LGBT issues should be prioritized at UABy Chisolm Allenlundy | 02/09/2015 6:23am
Today marks the first day in Alabama’s history that same-sex couples will be able to have marriage licenses issued to them. It’s a reminder that, yes, Alabama can indeed strive for progress with a little nudge (shove?) from the federal government. However, as columnist Leigh Terry mentioned last week, we are far from achieving anything close to full equality for the LGBT community. Moreover, we should not be so listless as to wait for either policy change or judicial decisions to force the issue. Indeed, there is much the University itself can do to support its LGBT students.
Perhaps most immediately, the University can begin addressing the need for gender-neutral housing and restrooms. The University does not currently offer official gender-neutral housing, and accommodations can only be considered if a specific request is made by individuals who feel uncomfortable with their housing arrangements. Such a move would not, as many suppose, necessarily demand the construction of an entirely new gender-neutral dorm. Most of the dozens of universities across the country that do offer gender-neutral housing simply designate rooms in specific buildings. Particularly with as much new housing as the University has built, such a move would cost essentially nothing and allow us to be proactive about protecting the interests of trans students.
In addition, the University should consider incorporating more gender-neutral restrooms into its buildings. Few on campus have such accommodations, with a notable exception being the Ferguson Student Center and its two gender-neutral bathrooms tucked away in the back of the bottom floor. To say it is unreasonable to expect someone to traverse the entire campus simply in order to use the restroom is frankly an understatement.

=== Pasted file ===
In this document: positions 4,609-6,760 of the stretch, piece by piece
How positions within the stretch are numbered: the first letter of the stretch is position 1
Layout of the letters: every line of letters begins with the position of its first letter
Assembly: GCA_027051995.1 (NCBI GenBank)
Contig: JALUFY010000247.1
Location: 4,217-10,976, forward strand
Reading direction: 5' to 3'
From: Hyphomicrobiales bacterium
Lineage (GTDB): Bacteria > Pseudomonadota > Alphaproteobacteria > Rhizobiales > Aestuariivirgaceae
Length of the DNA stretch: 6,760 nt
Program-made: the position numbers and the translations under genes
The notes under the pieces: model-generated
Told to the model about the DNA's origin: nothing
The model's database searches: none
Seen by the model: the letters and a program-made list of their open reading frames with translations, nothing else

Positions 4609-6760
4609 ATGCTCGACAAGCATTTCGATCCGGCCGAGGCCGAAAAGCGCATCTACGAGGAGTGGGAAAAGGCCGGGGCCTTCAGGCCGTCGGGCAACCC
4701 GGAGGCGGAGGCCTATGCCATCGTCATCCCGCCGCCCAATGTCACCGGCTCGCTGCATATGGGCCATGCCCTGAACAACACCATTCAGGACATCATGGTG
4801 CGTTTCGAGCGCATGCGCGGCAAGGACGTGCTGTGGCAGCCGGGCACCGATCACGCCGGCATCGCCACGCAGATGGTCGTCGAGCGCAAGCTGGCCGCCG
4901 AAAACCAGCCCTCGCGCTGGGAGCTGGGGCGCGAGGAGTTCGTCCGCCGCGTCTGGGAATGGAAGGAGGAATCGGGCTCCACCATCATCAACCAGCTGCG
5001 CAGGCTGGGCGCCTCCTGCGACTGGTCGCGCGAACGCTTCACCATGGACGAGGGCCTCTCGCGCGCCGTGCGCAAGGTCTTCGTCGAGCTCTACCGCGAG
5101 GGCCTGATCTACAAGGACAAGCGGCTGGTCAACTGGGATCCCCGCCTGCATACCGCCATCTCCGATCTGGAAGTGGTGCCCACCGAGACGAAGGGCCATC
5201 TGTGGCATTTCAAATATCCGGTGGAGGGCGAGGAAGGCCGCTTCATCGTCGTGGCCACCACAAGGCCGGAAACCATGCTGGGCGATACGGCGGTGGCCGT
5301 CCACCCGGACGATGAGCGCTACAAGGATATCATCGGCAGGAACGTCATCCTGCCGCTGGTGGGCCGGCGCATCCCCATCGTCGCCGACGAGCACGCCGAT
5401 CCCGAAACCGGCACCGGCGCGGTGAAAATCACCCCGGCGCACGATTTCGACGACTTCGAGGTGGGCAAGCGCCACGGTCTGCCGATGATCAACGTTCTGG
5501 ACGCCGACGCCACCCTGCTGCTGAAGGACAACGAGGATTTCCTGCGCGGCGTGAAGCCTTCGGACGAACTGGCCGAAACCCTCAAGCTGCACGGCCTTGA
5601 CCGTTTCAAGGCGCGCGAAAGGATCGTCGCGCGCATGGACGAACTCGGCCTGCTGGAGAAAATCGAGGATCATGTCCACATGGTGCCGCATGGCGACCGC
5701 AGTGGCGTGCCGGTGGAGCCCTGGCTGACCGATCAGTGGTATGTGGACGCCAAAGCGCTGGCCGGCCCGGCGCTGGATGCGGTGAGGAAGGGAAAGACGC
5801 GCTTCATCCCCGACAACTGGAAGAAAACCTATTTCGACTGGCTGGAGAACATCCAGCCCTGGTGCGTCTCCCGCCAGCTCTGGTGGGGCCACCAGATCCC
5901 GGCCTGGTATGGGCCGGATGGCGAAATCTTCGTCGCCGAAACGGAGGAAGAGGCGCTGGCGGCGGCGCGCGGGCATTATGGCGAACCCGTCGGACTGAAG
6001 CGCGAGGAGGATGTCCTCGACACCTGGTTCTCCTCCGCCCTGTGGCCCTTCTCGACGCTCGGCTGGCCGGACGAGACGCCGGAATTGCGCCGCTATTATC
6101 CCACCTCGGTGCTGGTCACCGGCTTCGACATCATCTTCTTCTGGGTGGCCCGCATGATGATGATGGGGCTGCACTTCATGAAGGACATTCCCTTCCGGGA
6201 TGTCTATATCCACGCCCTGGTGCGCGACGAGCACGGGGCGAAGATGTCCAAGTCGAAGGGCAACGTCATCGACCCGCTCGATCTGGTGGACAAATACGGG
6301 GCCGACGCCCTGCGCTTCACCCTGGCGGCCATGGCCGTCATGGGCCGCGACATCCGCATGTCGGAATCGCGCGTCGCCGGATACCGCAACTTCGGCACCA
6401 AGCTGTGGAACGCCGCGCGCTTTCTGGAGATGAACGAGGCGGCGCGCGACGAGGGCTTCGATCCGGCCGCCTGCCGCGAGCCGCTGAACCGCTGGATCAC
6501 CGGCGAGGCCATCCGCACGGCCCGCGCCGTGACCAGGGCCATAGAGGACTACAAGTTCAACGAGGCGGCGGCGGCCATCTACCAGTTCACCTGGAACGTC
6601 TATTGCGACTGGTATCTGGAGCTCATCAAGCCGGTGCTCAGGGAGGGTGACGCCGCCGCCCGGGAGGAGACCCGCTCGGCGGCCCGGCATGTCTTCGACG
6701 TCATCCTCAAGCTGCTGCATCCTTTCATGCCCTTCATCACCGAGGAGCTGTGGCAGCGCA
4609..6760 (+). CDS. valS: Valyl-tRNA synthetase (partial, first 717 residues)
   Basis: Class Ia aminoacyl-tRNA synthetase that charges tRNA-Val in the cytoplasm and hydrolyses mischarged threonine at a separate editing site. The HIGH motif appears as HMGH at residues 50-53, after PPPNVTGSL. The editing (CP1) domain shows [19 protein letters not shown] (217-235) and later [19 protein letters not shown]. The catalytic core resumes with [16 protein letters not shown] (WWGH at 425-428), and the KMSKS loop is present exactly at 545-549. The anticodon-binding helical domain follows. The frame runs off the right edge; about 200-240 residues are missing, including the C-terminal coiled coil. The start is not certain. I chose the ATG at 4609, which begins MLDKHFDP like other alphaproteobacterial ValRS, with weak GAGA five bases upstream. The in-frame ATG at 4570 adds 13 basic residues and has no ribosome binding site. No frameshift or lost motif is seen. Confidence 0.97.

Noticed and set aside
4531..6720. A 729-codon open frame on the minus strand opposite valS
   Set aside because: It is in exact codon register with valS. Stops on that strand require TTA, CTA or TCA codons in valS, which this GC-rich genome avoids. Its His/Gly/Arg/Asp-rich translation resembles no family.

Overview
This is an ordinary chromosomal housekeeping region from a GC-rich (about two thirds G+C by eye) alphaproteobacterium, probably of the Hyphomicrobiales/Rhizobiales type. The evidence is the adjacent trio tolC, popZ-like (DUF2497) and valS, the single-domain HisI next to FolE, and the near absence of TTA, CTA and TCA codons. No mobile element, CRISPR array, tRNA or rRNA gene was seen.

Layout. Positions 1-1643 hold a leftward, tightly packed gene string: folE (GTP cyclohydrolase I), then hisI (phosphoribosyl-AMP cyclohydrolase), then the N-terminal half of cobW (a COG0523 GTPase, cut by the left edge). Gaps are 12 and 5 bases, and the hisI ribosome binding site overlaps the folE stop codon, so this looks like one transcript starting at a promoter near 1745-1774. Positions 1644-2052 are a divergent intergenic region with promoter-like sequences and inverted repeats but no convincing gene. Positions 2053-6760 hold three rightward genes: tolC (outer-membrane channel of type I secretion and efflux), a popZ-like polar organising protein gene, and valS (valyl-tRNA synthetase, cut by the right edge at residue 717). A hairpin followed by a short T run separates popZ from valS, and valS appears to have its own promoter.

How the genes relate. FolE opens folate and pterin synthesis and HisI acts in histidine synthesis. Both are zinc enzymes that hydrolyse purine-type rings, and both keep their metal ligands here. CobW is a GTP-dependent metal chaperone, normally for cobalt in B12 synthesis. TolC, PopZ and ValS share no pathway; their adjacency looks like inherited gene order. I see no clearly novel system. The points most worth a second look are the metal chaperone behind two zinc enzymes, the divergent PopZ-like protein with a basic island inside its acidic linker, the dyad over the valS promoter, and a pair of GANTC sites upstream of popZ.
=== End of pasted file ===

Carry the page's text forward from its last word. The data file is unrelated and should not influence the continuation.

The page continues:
Finally, the University could follow in the footsteps of many of its peers by establishing an Office of LGBT Affairs. It would be especially useful here, where intense violence and harassment directed at members of minority groups is not uncommon.
Though I have done my fair share of relishing in the fact that Alabama was not the last state to adopt this specific measure of social progress by legally recognizing same-sex marriages, we should not be so quick to pat ourselves on the back. Like a child finally cleaning her room after being threatened with punishment, we did not make this change of our own volition. The University of Alabama must recognize the power it has to shape the conversation around LGBT issues and use that power to advance the causes of this community that has been historically marginalized. The University has a duty to support and provide its students with opportunities to flourish regardless of their sexual orientation or gender identification. And for the love of all things Southern, let’s not have to worry about being last again.
Chisolm Allenlundy is a junior majoring in philosophy and economics. His column runs weekly.